I appreciate this book because it balances entertainment with factual information - which isn't easy! This would be a fitting introductory book regarding the skeleton for preschoolers. My son enjoys the song and the fun dancing skeletons. He also likes learning about the human body and the additional details about the bones themselves and their functions. I appreciate that it manages to keep things accessible for my preschooler. I did have to google how to pronounce "coccyx" - guess its been a while since I last took any anatomy in school! Ha! Several of the reviews mentioned this being a good book for around Halloween but I think it would be a fun book to read whenever your kid starts asking questions about what is under our skin - regardless of the season.
1. 1996 Publishers Weekly, 1997 Black-Eyed Susan Award (Nominee) 2. K-3 Grade 3. Through out this book is a song that goes from the toe bone to the head bone and singing all the connecting bones in between. For certain bones there are informative notes about the scientific names and fun facts about that specific bone. 4. This book is full of fun colorful skeleton illustrations that draws the attention of younger children. The book also contains a fun, catchy song that can be used to help remember different bones in the human body. 5. This book can be used to assess students on remembering important details and information of a story. It can also be used to teach students the different bones in the body and where they are.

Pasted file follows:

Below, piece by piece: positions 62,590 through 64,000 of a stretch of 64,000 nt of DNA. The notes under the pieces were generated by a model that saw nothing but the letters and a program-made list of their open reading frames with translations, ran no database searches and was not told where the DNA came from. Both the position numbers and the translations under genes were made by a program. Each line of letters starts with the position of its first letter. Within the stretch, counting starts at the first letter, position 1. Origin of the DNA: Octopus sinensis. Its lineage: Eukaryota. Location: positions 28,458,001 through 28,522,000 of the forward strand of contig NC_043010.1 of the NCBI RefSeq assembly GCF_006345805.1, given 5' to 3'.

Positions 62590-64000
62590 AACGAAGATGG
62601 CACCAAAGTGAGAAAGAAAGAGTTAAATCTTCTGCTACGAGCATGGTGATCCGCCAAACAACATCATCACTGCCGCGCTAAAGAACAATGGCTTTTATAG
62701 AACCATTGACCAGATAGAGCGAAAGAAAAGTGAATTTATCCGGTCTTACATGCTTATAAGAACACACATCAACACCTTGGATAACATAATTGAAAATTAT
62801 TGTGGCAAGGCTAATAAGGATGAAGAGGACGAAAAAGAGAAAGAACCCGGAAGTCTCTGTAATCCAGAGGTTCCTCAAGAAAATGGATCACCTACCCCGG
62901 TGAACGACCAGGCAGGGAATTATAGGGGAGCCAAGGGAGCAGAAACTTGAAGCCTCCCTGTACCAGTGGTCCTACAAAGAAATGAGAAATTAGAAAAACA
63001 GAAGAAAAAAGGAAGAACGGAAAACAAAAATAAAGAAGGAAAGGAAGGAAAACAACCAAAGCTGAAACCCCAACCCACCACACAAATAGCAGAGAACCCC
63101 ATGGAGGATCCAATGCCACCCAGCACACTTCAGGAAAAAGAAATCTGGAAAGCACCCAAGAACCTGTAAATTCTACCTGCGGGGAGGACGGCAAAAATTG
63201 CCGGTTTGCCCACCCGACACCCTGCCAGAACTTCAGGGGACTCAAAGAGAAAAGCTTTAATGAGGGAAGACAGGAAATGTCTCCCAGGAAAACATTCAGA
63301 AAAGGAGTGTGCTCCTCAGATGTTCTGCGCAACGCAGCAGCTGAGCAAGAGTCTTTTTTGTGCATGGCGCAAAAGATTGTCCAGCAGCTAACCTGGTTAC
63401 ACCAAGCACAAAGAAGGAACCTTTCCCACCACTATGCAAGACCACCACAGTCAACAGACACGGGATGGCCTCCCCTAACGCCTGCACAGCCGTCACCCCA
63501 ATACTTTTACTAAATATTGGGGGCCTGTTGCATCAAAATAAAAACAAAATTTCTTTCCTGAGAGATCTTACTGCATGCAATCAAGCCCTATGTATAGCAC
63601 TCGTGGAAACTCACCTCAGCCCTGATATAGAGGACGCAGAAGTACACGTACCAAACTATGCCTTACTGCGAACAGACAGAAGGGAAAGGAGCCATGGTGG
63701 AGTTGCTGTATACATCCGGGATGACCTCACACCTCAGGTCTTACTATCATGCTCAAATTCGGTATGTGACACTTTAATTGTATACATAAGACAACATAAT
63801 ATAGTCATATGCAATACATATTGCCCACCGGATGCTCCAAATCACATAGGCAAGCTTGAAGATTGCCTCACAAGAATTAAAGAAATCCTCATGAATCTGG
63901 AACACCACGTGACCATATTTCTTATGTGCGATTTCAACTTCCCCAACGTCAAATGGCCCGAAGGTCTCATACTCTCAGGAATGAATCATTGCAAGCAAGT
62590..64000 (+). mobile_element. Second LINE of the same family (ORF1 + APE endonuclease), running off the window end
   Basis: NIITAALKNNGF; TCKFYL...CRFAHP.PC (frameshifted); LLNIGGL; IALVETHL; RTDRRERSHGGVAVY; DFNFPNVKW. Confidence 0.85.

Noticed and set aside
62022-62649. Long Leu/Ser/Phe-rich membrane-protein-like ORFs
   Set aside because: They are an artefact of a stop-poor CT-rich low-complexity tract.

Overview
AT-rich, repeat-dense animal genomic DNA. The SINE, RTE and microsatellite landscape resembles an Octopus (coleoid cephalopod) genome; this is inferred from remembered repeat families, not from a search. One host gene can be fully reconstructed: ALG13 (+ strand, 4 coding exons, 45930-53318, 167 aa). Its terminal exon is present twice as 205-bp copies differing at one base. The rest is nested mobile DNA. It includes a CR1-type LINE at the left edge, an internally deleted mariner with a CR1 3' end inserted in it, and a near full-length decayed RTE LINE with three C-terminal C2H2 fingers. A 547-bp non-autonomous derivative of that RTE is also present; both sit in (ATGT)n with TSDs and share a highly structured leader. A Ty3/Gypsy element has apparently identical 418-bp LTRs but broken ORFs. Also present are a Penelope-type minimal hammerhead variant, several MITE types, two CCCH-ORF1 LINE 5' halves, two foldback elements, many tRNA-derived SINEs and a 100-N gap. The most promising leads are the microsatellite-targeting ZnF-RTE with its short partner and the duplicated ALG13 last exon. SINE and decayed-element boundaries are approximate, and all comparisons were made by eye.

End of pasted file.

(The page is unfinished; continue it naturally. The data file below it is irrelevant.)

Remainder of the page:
Kid (5 years old) loves spooky books. It soon Halloween. Saw this book with Skelton’s. We love it. The art is attractive. Kid actually asked questions about technique after reading the books the song is fun and familiar. The clincher for us was the body facts. I wasn’t expecting those and was pleasantly surprised. Others suggested the anatomy lessons were over the top. Totally disagree. Each page, I asked if he wanted to learn more about the bones and the answer was always yes. Kids are like sponges and think about how they learn every fact about Paw Patrol. Why not learn about the human body.